H. used to have a job like mine, and eventually became a supervisor like K., and then moved to our city where he became the boss. (I used to work with H. when he was a supervisor, in the other city. A few months after he moved here and became the manager, he recruited a few of us to move here.)
H. has an odd relationship with lots of people. Many in our company dislike him -- he can be really gruff and brusque, especially to people who don't work in our department. He's gruff all the time, and half of the time it's concealing a heart of gold, and half the time he can be a real jerk, even to our staff. The problem is, he's mercurial, and you don't know which H. you're going to get at any given time. However, almost everything that's been good in my career, including some high-profile projects and business trips, came about as the direct result of H. -- he's given me good reviews (and pretty good raises), recommended me for things, and generally looked out for me.
He's done this for other people, too -- I'm not the teacher's pet. But I can't exactly love the guy or hate him.
(Everybody gets along well with K.)
The idea of being a manager is intriguing. I'm not sure whether to pursue it. How can I figure out if it's right for me, or if I'd be a good one? I'd have to decide how much I'd miss the work I'm doing now, which I enjoy and am fairly good at. I'd have to figure out how to handle co-workers' reactions to my changing role, being on call more, going from hourly rate to a salary (no more overtime) and the like.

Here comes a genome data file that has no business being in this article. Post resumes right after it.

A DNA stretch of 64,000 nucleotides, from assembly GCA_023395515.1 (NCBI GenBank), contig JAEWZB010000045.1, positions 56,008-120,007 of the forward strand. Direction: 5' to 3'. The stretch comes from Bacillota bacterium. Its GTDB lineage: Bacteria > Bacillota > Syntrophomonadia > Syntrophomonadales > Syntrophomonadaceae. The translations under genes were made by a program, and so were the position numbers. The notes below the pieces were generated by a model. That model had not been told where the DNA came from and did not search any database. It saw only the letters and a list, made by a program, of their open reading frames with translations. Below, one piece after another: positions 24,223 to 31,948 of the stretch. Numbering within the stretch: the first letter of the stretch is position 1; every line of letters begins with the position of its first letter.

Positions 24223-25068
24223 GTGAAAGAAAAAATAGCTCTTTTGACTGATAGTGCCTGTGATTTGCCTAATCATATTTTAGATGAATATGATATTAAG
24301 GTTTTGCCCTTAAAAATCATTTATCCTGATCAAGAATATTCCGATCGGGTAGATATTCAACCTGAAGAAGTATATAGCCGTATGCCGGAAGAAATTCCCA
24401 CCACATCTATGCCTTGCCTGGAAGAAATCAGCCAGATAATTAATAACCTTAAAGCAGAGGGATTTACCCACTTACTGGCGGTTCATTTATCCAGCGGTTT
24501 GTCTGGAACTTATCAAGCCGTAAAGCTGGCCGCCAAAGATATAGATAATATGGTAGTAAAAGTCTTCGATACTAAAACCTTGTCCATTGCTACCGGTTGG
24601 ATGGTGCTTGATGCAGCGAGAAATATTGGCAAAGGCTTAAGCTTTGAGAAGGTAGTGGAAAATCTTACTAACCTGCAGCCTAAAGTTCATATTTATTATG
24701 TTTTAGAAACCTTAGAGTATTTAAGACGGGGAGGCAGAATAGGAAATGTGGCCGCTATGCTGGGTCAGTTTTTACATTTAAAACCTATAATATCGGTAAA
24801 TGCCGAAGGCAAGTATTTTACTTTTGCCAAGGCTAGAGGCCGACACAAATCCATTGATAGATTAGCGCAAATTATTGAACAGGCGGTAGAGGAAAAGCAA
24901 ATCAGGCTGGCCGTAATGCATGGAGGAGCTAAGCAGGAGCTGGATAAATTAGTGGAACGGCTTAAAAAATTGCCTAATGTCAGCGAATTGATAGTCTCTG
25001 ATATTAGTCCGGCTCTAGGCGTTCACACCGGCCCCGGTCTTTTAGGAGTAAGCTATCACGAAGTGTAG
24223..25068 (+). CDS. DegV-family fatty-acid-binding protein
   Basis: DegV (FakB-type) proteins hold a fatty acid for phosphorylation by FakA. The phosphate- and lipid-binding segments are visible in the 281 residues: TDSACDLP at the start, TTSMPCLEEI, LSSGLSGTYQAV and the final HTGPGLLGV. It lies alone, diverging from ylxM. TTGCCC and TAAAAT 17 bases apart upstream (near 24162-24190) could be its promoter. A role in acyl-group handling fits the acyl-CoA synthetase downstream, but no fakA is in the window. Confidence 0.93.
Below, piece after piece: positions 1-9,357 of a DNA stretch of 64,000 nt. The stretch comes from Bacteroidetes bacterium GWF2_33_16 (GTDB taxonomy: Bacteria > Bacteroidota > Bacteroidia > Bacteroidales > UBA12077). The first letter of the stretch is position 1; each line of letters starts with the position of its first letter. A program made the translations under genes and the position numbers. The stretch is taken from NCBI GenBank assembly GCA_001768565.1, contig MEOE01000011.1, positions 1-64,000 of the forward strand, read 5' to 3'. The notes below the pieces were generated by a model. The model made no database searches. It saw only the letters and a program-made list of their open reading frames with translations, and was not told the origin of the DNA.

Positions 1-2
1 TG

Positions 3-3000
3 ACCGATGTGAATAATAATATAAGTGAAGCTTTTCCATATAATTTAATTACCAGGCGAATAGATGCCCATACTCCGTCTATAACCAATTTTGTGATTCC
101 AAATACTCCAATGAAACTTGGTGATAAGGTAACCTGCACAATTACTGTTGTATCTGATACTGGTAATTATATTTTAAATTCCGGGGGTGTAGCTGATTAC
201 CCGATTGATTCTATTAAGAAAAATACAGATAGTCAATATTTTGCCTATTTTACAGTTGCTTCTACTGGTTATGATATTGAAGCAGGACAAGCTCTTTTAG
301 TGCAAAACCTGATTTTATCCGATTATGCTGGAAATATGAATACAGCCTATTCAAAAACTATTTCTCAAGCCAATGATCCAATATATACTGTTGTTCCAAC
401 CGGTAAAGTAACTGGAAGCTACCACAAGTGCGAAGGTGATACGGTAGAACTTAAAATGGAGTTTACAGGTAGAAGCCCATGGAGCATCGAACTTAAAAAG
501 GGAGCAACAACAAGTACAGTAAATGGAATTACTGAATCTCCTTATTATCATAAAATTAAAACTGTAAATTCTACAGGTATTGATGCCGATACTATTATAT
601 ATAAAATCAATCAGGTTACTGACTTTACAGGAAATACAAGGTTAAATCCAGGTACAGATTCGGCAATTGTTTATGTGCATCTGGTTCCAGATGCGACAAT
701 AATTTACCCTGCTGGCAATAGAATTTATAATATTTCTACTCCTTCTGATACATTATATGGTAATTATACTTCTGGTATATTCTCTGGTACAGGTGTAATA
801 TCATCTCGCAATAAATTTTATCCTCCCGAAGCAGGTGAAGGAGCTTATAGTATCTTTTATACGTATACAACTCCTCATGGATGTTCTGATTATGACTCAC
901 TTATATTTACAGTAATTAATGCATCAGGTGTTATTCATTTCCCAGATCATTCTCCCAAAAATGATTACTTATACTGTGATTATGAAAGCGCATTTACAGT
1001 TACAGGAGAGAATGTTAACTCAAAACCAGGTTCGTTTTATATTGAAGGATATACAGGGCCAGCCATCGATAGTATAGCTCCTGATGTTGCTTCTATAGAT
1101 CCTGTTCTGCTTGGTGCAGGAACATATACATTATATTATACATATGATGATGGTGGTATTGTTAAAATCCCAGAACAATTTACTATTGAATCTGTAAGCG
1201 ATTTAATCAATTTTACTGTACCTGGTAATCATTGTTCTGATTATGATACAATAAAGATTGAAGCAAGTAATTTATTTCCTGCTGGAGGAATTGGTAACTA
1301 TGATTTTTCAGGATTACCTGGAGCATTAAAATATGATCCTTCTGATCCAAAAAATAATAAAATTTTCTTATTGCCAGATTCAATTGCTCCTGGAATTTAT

And of course, if I apply I'm not sure how much of a shot I'd reasonably have at the job. Ordinarily, I'd talk to H.'s bosses (S. and his boss E.), both of whom I'm friendly with and have worked with for a while, but since they're presumably going to be deciding who to hire, I don't think they'd be willing to have an off-the-record conversation about my career and how suitable I'd be for this kind of role.
I assume K. will be applying for H.'s job. I think he'd do a good job, but he's quieter and not as forceful as H. He's popular with the staff, and morale would go up if he were to get H.'s job, and other people in the company who H. rubs the wrong way would probably be pleased as well.
S. and E. could go outside the company, however, and bring in someone else for H.'s job, or bring in someone else from another city where our department operates.
I am also wondering if I should apply for K.'s job, if K. gets hired to replace H. Again, I don't have as much experience in filling in for K. as some on our staff do, but I have some. I could do the job, but so could others.
So: How can I make all these decisions? How can I figure out if I'd be a good manager, or if that's indeed what I want? How can I figure out if it's worth applying for either H.'s or K.'s job? How can I tell if it's reasonable for me to apply? What questions should I be asking of who? What should I be thinking about?
Again, apologies for the alphabet soup and exhaustive background, but I won't be able to comment in the thread without blowing my cover.